Wednesday 20 April 2011 by Stuart Baines. 5 comments
Battlefield Tours, Istanbul, Simpson Prize 2011

Chora church Mosaic
Once again the day is started with a great meal. Breakfast is served in an underground area, an old cistern converted into quite a unique restaurant. The plan for today was to visit one of the gems of Istanbul and one of my personal favourites, Chora church. The little tucked away church was not so tucked away when we turned into the street and saw a dozen coaches of various sizes. We turned away and headed to the Istanbul technology museum. It is a museum that is run by a private family, an incredibly well off family, and it seemed definitely like a place where they were indulging there passions. A fantastic collection of cars, boats, computers, tractors... well let’s face it a bit of everything. It was fascinating and I think that the boys definitely enjoyed the big eclectic collection.

We made our way to Taxim Square for lunch and got to see an interesting display of how passionate the Turkish people are about their political processes. Hundreds of Police, hundreds of protesters but all very peaceful. Istiklal street runs into Taxim square and it is a 1.4 km strip of shops cafes and restaurants frequented by the younger Turkish crowd. It is always busy and the later it gets the more people crammed into the street. The kids had a lot of fun shopping and buying plenty of Turkish delight.

After lunch we made our way to Chora church. It is a museum now but we would call it in Australia a heritage building. It is a former catholic church, converted to a mosque and then converted back again. It is adorned with beautiful mosaics, a lot of the tiny tiles made from glass dipped in gold the walls shimmer as they tell their biblical stories. One of areas has magical frescos, the oldest outside of Italy, that have been restored and really give a sense of how important and how old this church really is. It is only a small church but there is something quite humble and unassuming about the place despite how brilliant the place is. Everyday here there seems to be something that just makes you smile that shows that great Turkish uniqueness. Sorry to give you another animal story but as we moved about in Chora we saw one of the many, many stray cats trot its way through the hundreds of legs and disappear threw a doorway. I half expected the security guards to chase it out but there was no commotion and no reaction. Seemingly anyway. When we walked into the next chamber, there in the middle of the room was the cat sitting on a marble square that was a feature block amongst the rest of the floor. The rooms other occupants were a bus load of tourists all wondering what was the better photo opportunity, the mosaic ,hundreds of years old, steeped in history and religious symbolism, or the cat licking itself.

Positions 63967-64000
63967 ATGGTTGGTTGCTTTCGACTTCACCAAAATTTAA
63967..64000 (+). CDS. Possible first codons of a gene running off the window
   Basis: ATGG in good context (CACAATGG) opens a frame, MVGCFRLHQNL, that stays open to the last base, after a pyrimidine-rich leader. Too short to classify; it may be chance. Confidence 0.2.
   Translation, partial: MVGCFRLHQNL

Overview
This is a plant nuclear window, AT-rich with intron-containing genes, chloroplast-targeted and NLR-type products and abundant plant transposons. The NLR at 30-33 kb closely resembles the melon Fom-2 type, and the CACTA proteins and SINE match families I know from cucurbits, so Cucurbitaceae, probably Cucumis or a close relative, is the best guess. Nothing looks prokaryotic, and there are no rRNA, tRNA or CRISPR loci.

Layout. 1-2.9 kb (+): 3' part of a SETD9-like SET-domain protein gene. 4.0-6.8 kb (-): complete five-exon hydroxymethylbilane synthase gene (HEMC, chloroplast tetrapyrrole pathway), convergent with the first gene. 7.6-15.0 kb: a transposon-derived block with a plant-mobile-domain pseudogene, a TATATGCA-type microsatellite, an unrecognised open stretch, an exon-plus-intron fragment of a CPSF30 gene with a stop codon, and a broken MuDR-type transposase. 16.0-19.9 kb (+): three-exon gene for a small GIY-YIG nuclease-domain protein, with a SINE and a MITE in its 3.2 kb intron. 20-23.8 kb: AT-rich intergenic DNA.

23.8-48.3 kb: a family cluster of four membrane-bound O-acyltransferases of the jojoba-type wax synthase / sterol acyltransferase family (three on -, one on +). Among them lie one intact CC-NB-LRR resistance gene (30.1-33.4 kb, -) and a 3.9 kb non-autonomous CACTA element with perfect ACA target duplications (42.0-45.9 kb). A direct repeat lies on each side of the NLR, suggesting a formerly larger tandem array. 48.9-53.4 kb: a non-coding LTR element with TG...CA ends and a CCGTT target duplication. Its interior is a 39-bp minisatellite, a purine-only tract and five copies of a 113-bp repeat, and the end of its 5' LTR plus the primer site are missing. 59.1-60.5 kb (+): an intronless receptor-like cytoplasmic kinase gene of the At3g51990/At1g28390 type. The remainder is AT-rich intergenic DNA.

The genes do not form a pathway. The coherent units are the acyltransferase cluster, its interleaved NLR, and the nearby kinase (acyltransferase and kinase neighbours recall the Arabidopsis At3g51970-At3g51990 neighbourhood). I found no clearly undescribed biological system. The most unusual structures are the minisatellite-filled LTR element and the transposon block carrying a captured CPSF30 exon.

The mosaic looks brilliant. Has it been damaged at all during any historical upheavals?

Stuart Baines says:

There has been lots of damage in Chora Church but it still is one of the best little places in Istanbul. The walls were plastered over covering the frescos and the mosaics and as the tiles are made of glass dipped in gold there is two good reasons for there to be large areas missing.

Tony Rowe

I have been at the Kum Hotel for a few days now and will be staying for a few more. I'm researching an article that Im writing for the AWM Journal...Wartime. From here im off to greece and crete for the 70th anniversary of the 2nd AIF's torrid time with the Germans. Its been great following ur blog...and it was wonderful to see how well behaved ur group is. A wonderful group of young Australians I saw a few of them make a small presentation to the waiters after breakfast before you made me smile with pride. Good on you Good luck for the rest of your journey

Lou Bougias

Chora Church was an Orthodox Church Stuart,

Stuart Baines says:

Your right my mistake, sorry all